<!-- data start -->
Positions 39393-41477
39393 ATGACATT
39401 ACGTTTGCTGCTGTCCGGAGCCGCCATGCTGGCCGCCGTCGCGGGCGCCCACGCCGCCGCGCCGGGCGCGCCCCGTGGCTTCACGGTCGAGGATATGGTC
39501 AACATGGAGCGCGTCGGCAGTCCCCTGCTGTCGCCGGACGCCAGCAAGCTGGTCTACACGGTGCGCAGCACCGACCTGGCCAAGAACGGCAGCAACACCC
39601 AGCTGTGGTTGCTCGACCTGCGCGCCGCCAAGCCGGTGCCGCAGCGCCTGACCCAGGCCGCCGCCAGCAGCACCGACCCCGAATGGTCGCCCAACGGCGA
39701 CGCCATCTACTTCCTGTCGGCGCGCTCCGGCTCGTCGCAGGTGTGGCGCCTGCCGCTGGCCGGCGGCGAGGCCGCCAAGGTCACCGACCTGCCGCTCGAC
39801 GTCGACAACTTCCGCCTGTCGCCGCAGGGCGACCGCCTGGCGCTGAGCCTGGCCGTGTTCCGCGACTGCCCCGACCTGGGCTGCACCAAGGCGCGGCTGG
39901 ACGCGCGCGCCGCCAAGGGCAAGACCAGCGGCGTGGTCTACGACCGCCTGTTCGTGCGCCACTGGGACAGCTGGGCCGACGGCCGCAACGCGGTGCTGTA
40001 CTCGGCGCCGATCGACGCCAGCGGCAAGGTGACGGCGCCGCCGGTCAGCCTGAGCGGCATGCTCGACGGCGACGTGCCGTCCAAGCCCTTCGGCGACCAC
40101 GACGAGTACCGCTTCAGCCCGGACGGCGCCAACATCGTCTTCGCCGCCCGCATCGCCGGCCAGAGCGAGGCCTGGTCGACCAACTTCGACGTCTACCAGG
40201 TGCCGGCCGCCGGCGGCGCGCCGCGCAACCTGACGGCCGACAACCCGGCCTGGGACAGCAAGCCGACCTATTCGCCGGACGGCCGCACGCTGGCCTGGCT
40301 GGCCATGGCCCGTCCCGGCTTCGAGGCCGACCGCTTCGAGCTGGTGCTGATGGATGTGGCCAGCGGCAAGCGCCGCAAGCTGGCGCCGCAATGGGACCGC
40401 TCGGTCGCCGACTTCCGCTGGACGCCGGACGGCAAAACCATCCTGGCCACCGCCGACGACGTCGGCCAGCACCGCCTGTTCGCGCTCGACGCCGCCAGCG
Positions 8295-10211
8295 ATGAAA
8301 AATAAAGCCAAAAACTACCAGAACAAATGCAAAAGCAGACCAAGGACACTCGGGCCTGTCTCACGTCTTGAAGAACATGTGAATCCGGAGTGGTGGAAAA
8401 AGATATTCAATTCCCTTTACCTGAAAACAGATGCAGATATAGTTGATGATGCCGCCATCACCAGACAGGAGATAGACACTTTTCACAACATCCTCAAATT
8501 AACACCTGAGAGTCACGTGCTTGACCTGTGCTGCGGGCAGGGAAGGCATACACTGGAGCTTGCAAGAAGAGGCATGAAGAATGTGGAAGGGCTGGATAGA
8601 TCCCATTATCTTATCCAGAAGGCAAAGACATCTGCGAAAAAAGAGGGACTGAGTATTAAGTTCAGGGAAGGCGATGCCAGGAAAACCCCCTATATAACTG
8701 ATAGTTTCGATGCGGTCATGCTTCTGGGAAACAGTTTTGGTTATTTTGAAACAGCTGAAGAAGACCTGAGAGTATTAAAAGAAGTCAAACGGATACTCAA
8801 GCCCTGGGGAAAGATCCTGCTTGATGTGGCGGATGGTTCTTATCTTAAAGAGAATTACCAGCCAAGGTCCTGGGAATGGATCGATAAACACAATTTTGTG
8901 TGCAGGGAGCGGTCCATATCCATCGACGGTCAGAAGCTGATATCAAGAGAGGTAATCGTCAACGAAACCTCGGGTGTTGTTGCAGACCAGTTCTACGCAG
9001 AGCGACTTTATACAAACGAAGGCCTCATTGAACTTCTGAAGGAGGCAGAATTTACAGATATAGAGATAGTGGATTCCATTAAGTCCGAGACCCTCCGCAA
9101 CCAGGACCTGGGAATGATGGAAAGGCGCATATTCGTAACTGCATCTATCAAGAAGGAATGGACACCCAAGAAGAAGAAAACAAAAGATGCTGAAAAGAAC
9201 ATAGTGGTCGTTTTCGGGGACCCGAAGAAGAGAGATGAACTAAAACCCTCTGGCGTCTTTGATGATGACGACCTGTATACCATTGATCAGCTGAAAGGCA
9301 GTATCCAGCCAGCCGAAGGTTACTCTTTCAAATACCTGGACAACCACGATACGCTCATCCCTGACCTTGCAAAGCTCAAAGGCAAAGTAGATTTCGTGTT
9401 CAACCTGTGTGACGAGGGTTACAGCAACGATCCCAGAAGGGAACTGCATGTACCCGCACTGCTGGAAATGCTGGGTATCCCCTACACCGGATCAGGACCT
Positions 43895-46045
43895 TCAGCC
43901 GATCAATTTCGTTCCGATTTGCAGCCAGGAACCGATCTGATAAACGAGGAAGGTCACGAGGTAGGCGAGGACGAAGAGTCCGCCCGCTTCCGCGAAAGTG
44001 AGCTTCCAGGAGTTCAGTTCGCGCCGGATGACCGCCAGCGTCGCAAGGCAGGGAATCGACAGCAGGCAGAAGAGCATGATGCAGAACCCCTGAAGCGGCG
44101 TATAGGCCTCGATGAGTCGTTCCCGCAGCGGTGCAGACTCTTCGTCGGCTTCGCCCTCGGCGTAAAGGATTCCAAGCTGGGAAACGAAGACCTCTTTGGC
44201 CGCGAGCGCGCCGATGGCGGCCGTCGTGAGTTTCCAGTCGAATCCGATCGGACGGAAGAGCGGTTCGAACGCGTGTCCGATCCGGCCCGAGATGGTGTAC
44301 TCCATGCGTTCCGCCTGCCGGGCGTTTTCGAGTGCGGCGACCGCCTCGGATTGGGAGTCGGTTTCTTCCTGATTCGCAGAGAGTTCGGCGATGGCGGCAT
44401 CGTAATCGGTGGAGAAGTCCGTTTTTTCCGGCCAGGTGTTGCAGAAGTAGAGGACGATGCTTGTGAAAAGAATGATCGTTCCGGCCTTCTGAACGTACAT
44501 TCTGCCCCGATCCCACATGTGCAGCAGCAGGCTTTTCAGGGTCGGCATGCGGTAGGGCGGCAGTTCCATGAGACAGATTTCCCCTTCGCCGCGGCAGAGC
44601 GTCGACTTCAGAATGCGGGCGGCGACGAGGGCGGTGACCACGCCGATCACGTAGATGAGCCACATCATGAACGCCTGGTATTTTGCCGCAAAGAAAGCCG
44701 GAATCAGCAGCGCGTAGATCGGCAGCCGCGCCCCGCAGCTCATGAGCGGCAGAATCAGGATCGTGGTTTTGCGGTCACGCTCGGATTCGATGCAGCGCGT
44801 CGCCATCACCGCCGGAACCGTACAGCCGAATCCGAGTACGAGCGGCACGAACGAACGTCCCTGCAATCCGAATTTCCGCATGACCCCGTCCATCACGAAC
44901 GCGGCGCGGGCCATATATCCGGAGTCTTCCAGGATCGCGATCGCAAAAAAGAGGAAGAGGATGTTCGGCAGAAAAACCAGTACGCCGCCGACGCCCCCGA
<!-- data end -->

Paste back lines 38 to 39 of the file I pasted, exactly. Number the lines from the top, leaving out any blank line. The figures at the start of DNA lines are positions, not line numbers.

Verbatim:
44701 GAATCAGCAGCGCGTAGATCGGCAGCCGCGCCCCGCAGCTCATGAGCGGCAGAATCAGGATCGTGGTTTTGCGGTCACGCTCGGATTCGATGCAGCGCGT
44801 CGCCATCACCGCCGGAACCGTACAGCCGAATCCGAGTACGAGCGGCACGAACGAACGTCCCTGCAATCCGAATTTCCGCATGACCCCGTCCATCACGAAC